Immigrants have a negative fiscal impact for three reasons: First, they have more children than natives and so consume more in educational services. Second, immigrant households are poorer than native households and, therefore, receive more in state and locally funded income transfers. Third, because immigrant households have significantly lower incomes than native households, they pay less in taxes. In 1996, for example, immigrants who entered after 1980 reported average annual earnings that were only 65 percent that of natives. The reason that immigrant households have a positive effect on the federal budget is that they are assumed to impose no additional costs on pure public goods provided by the federal government, primarily defense. Thus, expenditures on defense are applied only to native households.
While at present immigrants do not pay enough in taxes to cover their consumption of services, the NRC study also attempted to measure their long-term fiscal impact. The study found that if today's immigrants and their descendants use services and pay taxes over the course of their lifetimes in a manner similar to immigrants and their descendants in the past, then an immigrant who enters today will begin to have a positive effect on public coffers in about 22 years. It takes an additional 18 years for immigrants and their descendants to pay back the negative burden they imposed for the first 22 years. This long-term fiscal benefit depends entirely on the taxes that the descendants of immigrants are expected to pay and not on the tax contributions of the immigrants themselves. When only the tax payments and public services used by the immigrant himself are considered, the NRC study found that the average immigrant does not pay enough in taxes to cover his consumption of public services during his lifetime.
It is important to note that these estimates, in accordance with standard fiscal practice, are discounted at an annual rate of 3 percent a year to reflect the fact that dollars lost or gained in the future are less valuable than are dollars today. This means the negative fiscal effect from immigrants that occurs in the short and medium term is weighted more heavily than the positive effects that are projected to come after 22 years. But there is great uncertainty about the future structure of the economy, tax rates, public expenditures and the economic progress of immigrants and their American-born children. The NRC study's long-term multi-generational projections make certain key assumptions about the future. For example, the study assumes that, because the current rate of growth in spending on Medicare, Medicaid and Social Security is unsustainable, the entitlement crisis will be solved in the year 2016 by an even split of taxes and spending cuts. If this assumption turns out to be wrong, the study concludes that immigrants and their descendants will be a fiscal burden in the next century.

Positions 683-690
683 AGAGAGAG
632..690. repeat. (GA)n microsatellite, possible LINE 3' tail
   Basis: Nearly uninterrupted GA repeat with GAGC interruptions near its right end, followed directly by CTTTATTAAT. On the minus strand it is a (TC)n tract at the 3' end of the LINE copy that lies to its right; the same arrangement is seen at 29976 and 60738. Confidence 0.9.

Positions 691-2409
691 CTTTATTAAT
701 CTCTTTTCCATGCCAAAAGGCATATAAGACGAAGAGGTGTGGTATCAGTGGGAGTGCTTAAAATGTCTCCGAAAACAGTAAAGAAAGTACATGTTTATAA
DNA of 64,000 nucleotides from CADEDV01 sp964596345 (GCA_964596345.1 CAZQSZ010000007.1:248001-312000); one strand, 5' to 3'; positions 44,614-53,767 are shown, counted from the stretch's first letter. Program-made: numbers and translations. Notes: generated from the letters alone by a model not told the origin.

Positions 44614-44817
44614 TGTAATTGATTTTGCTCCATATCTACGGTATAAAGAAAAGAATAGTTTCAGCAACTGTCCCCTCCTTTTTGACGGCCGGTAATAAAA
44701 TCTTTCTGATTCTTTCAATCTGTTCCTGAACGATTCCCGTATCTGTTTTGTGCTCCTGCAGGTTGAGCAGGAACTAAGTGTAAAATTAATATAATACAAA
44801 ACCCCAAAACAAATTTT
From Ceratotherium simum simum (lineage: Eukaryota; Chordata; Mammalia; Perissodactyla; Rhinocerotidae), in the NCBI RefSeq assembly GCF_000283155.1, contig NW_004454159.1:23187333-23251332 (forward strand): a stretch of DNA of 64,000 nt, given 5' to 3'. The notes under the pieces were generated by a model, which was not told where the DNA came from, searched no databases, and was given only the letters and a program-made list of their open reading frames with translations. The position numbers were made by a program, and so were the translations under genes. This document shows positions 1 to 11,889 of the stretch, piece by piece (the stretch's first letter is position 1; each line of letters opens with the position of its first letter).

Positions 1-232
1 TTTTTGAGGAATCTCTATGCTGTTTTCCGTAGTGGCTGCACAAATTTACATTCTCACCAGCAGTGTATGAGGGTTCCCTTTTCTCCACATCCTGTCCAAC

Not surprisingly, the study also found that the fiscal effect of an immigrant depends heavily on his skill level and earnings. Immigrants who have few years of schooling are always a net burden. In contrast, skilled immigrants are almost always a net benefit. The reason for this is simple. Individuals, immigrant or native, with few years of schooling tend to have low earnings and therefore pay less in taxes on average and use more in public services. Thus to reduce the fiscal burden from immigration, we must select immigrants with more education and higher earnings.
Costs versus Benefits
The combined economic and fiscal effects of immigration in the NRC study point to a fundamental dilemma. The economic benefit from immigration comes from the fact that immigrants are significantly less skilled than natives. The resulting shift in the relative supply of labor is what causes the wage reductions that, in turn, generate the net gain for employers, and others. But unskilled immigrants also have a negative fiscal impact. In other words, it is precisely those workers who create the economic benefit who are responsible for the fiscal burden.
This paradox makes it very difficult for a society such as ours, with a well-developed state and extensive social programs, to benefit from immigration. Of course, if we were to fundamentally reduce the size of government at the state and local level, then perhaps the country could benefit economically from immigration without creating a fiscal burden. The cuts would have to come in such areas as education, law enforcement, and infrastructure maintenance, because this is where state and local government spend most of their money. But, even assuming that such cuts are desirable, they remain politically unlikely. A second possible solution would be to cut immigrants off from as many public services as possible. However, this too seems neither desirable or likely.
More important, neither of these solutions gets at the real issue. Immigrant use of federally funded welfare programs, though higher than that of natives, has little to do with the fiscal burden they create at the state and local level. That burden is caused primarily by their lower incomes and the resulting lower tax payments.
A Question of Policy
The findings of the NRC study basically tell us this: We can now say with some confidence that immigration is not the benefit to the economy that it was once thought to be. While the overall economic impact of immigration is modest, the effect on the unskilled and on taxpayers in high-immigrant states is substantial. We should, therefore, change our immigration policy not because the negative effects are so large for the country as a whole but because they are so concentrated.